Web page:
There is nothing wrong with being on your smartphone. It’s like a little computer in your hand. After a busy or stressful day, it can be a preferred way to decompress for a bit. But sometimes our phones sort of hijack our time. We get sucked in and find it hard to escape. I know I am not the only one who looked up two hours later and wondered how that much time had passed and all I had done was stare at my phone at one app or another.
It’s important to remember that we control our phones; they don’t (or shouldn’t) control us.
Being intentional is an important part of living the life you want to lead, and being intentional with our phones is part of that. It is easy to fall into habits and suddenly hours of time are gone, and we have no idea where they went. If you are working towards a goal or a dream, it is especially important that your time goes into dream-building and not endless scrolling.
I talk a lot about mindfulness, and this is one clear example of that. A lot of people think that being mindful means sitting in a yoga position and being quiet for half an hour while humming “om” out loud. It can be that. But it can also be being fully present and “checked in” to what is happening in real-time. It means not getting sucked into your phone. Saying to yourself (and following through) that you will only check this email or that bank account, and then you are done. We forget that these smartphones, social media especially, are designed to keep us on them. After all, the longer we are on it the more information we give, interaction we have, and stuff we buy- and that’s the goal. Don’t fall into the goal of the developers. Use your phone to achieve your goals- not distract you from them.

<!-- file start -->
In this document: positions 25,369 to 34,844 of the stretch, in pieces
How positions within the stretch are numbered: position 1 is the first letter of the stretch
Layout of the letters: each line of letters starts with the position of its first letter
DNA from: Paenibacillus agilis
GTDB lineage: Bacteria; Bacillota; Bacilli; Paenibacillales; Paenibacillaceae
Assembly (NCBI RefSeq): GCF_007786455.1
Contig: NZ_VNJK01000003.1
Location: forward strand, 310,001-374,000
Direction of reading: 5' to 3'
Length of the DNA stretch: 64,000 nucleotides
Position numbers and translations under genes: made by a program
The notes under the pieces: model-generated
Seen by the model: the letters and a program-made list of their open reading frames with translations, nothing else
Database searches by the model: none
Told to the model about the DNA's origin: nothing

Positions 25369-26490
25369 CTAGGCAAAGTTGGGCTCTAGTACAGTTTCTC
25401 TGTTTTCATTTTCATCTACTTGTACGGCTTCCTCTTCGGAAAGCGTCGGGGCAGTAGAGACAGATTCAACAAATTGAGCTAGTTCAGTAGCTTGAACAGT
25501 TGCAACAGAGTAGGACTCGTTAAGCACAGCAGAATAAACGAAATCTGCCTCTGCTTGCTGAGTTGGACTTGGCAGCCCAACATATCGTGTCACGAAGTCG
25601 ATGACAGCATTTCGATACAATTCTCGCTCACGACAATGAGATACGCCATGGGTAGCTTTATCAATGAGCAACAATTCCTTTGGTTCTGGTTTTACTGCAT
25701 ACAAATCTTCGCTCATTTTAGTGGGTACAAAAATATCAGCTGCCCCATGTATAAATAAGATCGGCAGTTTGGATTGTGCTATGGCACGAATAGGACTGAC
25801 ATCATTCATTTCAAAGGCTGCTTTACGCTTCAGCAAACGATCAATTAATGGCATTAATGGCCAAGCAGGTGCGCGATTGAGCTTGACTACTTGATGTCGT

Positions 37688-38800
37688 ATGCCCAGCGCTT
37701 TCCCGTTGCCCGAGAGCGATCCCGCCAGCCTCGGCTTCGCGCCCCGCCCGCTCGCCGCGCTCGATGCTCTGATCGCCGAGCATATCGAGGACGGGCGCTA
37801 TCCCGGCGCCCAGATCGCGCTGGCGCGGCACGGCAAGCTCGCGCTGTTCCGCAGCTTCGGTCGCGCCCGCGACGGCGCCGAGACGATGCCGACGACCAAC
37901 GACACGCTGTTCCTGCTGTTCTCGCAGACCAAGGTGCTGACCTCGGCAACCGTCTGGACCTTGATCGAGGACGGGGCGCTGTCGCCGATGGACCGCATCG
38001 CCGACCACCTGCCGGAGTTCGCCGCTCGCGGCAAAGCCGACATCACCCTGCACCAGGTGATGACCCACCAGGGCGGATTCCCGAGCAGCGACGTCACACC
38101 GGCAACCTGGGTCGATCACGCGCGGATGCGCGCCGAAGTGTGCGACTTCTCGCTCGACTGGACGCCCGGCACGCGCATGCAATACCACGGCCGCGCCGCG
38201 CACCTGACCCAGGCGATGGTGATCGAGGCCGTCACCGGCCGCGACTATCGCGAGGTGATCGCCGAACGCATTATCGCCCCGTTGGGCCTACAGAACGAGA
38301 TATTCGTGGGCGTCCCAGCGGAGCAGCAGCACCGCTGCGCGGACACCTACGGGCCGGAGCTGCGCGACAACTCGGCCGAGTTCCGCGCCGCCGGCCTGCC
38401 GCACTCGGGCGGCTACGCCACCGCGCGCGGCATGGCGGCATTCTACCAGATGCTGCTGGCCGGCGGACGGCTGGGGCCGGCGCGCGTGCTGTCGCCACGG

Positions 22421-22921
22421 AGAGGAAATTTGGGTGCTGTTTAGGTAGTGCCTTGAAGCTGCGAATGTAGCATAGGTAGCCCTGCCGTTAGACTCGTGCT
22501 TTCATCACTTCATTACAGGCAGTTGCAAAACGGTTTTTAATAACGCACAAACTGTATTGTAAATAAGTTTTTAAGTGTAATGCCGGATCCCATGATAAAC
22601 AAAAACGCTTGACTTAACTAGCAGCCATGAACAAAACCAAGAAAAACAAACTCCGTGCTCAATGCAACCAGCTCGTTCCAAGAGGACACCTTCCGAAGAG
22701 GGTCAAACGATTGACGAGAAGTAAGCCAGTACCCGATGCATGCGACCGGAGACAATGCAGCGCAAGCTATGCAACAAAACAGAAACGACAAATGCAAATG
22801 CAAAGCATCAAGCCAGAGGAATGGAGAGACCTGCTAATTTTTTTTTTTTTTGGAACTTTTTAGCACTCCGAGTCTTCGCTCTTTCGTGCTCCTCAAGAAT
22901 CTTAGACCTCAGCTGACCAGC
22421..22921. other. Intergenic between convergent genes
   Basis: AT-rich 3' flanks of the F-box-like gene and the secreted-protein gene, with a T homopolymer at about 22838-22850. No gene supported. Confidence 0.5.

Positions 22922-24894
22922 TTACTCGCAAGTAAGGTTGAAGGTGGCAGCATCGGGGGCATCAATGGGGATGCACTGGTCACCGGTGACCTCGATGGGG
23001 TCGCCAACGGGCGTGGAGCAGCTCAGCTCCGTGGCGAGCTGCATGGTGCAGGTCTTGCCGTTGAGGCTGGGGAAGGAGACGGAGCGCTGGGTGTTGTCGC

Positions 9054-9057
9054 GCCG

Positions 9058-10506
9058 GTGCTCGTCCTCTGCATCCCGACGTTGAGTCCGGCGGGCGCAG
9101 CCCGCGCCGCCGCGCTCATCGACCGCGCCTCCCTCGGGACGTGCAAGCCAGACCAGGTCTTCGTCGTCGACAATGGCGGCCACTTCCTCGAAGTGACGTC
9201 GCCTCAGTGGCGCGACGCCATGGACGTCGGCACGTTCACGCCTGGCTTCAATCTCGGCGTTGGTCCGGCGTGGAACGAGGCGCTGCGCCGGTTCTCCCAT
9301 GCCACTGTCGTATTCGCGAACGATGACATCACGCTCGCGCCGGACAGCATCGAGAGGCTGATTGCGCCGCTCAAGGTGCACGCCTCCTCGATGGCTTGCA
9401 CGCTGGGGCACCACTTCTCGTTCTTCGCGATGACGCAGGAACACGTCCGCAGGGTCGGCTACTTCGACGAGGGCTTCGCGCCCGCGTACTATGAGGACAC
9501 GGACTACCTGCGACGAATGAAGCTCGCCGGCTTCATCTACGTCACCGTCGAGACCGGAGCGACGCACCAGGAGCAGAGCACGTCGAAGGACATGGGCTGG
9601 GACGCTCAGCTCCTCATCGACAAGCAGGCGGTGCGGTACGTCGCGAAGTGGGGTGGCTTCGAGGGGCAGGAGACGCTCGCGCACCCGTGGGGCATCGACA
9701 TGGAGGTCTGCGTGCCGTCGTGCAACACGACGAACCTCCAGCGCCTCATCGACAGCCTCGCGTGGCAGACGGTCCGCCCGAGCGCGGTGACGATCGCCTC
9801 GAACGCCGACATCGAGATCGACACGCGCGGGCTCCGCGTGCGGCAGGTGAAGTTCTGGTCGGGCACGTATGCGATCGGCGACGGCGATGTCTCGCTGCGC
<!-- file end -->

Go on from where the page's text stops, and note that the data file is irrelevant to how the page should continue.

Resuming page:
So what are some ways to ensure that your phone doesn’t get the best of you?
Turn off your notifications, sounds, and lights. There is nothing that gets a person distracted like the sound of a smartphone. You don’t have to keep notifications and sounds off all the time (although some people do- me included- and find it makes them much happier). But definitely turn them off during the times that you’ve allotted to working on a project or doing something constructive, whether that be reading a book, playing a board game with a child, or making plans for a goal you want to see through.
Set a timer on your smartphone usage. There are apps available that can monitor how much time you’re spending on your phone and help curb it. There are apps that will lock you out of another app if you have reached the time limit you set- if you really want to go that far.
Take “vacations” from social media. If you struggle with scrolling or find yourself getting depressed when seeing other people’s curated lives (and they are curated), consider taking time off from social media Monday through Friday or maybe on the days that you find yourself with the time to get sucked in (which could be the weekends).
Whatever you decide to do know that this is within your power and that ultimately you will seek the happier and more balanced life you seek.